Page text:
Monkeys in Lopburi, Thailand, have also been registered doing something similar. The 50-animal group attends a local Buddhist temple and pulls visitors' hair for flossing. The most adorable part is that when scientists decided to use cameras to spy on monkeys' oral hygiene routines, they found that mothers spent twice as much time threading and were much more likely to repeat the action if a baby were present.

5. Orangutans mimic humans

Orangutans are good imitators. For example, Suriya, a male who lives in South Carolina, is taking care of four tiger cubs. That's because he observed humans doing the same thing earlier this year, when he started imitating them and feeding their babies with bottles.

Another case of imitation is from Bonnie, a 30-year-old orangutan from the Smithsonian National Zoological Park in the United States, who took the habit of whistling from a caretaker.

There's even an orangutan trying to talk. Tilda from the Cologne Zoo learned to say "blah". It's not random, because Tilda only does it in the presence of her caregivers. She also knows how to clap and make click sounds. This is a revolutionary discovery because researchers did not believe that orangutans had enough oral dexterity to make these noises.

4. Rats sing

The art of music is not limited to humans and birds. Male rats also hum to try to conquer females. They have a varied musical arsenal, including "call songs" that are employed when they smell female urine. When the female appears, they change the ballad.

Females are known to return the favor if they are in the mood. Unfortunately, these rodent duets propagate at ultrasound intervals below the human hearing threshold.

Another discovery by scientists is that mice that sing together eventually cooperate to stay in the same pitch, producing a lovely unison. Animals also feature exceptional musical plasticity and can learn new songs to complement the classics.

Previously, researchers believed that each mouse had its own song and always repeated it, but the evidence shows an unexpected level of creativity among rodents.

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3. African cichlids incubate their babies in the mouth

African cichlids are not particularly passionate fish. Females dump their eggs in any corner, males come by to fertilize them, and that's it. Then the females collect the eggs back.

The future mother is exceptionally attentive during the several weeks of incubation, even refraining from eating - because opening her mouth can bring her puppies down.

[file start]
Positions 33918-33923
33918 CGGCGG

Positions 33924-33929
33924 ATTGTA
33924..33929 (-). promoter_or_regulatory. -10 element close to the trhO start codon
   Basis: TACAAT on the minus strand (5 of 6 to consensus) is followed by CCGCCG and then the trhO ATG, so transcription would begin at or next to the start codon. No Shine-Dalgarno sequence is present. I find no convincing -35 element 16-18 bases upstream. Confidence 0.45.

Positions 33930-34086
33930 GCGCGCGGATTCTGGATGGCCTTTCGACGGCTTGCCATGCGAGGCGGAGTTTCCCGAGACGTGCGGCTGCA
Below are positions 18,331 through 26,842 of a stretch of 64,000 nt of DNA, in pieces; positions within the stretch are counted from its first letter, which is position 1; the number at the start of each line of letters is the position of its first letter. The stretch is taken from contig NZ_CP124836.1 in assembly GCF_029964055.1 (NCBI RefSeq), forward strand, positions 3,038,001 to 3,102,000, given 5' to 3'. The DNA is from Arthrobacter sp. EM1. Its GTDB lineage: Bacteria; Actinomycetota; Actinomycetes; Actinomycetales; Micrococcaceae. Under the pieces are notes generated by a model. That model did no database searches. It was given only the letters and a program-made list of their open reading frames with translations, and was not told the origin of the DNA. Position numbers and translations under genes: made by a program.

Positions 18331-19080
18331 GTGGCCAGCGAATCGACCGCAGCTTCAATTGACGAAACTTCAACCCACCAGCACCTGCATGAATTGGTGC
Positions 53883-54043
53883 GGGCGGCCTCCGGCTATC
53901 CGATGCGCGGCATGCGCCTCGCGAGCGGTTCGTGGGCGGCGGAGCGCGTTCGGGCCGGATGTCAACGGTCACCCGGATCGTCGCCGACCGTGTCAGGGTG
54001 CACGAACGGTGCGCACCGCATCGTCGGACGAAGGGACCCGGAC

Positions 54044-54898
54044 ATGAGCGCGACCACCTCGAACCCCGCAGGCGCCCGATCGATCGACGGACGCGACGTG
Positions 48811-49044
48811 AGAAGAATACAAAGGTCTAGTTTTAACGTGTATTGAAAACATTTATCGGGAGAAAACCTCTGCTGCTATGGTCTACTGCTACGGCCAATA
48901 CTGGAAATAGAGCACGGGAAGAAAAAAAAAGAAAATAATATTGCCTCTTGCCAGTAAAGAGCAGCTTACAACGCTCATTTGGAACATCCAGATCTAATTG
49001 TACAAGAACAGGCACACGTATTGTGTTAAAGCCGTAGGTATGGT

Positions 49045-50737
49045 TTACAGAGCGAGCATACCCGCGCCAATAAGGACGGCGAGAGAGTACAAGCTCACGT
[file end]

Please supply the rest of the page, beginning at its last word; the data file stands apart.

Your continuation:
Cichlid daddies are not the best. On the contrary, they will eat their offspring if given the chance. Even if they survive aquatic infanticide, baby cichlids are basically incompetent and would have no way of defending themselves from cruel sea life.

This is why mothers have created this way of protecting their offspring: mouth incubation, so that their baby fish are in the relative safety of their mouth. Disgusting? Much. But effective and a great example of maternal dedication.

2. Giraffes whisper to each other at night

Giraffes are among the most glum creatures in the world. Almost all animals have at least some easily associated sounds or vocalizations, but what do you do when you need to mimic a giraffe?

Researchers at the University of Vienna wanted to find out. So they compiled 947 hours of recordings at three European zoos to find out what sounds giraffes made - they had to say something, didn't they? Even at infrasonic intervals, like elephants, which are outside the scope of human hearing.

Scientists were excited when they noticed that giraffes do produce a wide variety of noises all night long. For example, they whisper to each other. The sound is low frequency (92 Hz), but still audible to human ears if you listen carefully.

1. Mantis shrimps are kinder to each other

With the ability to throw their appendages at absurd speeds, mantis prawns have the worst punch of the animal kingdom. Like most other organisms, they often fight for territory against members of their own species.

If they used full force in these confrontations, extinction would be a sure destination. So these animals learned to go lighter with each other. Amid territorial disputes, they offer their protected rear as a punching bag. Both fighters focus on these areas and avoid weaker locations.

They also avoid conflict by intimidating each other into a "color display" (peacock style), but this rarely works - out of the 34 disputes observed by the researchers, only one did not end in a fight.